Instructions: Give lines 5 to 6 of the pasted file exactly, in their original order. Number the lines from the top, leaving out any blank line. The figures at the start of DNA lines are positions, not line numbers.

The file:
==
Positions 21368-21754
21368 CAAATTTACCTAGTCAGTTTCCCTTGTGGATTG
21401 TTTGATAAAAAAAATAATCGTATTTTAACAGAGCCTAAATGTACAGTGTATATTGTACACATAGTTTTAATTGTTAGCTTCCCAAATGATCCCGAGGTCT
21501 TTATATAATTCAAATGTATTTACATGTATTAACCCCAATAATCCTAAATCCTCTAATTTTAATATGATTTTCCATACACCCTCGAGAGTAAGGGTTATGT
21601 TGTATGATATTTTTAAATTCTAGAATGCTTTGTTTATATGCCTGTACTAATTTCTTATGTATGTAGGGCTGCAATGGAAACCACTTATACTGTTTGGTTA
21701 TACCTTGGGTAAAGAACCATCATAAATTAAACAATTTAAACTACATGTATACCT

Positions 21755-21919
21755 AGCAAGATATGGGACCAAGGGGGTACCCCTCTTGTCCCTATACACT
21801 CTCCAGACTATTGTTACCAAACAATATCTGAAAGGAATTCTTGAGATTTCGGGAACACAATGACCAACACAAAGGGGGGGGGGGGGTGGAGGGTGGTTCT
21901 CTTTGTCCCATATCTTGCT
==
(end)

21601 TGTATGATATTTTTAAATTCTAGAATGCTTTGTTTATATGCCTGTACTAATTTCTTATGTATGTAGGGCTGCAATGGAAACCACTTATACTGTTTGGTTA
21701 TACCTTGGGTAAAGAACCATCATAAATTAAACAATTTAAACTACATGTATACCT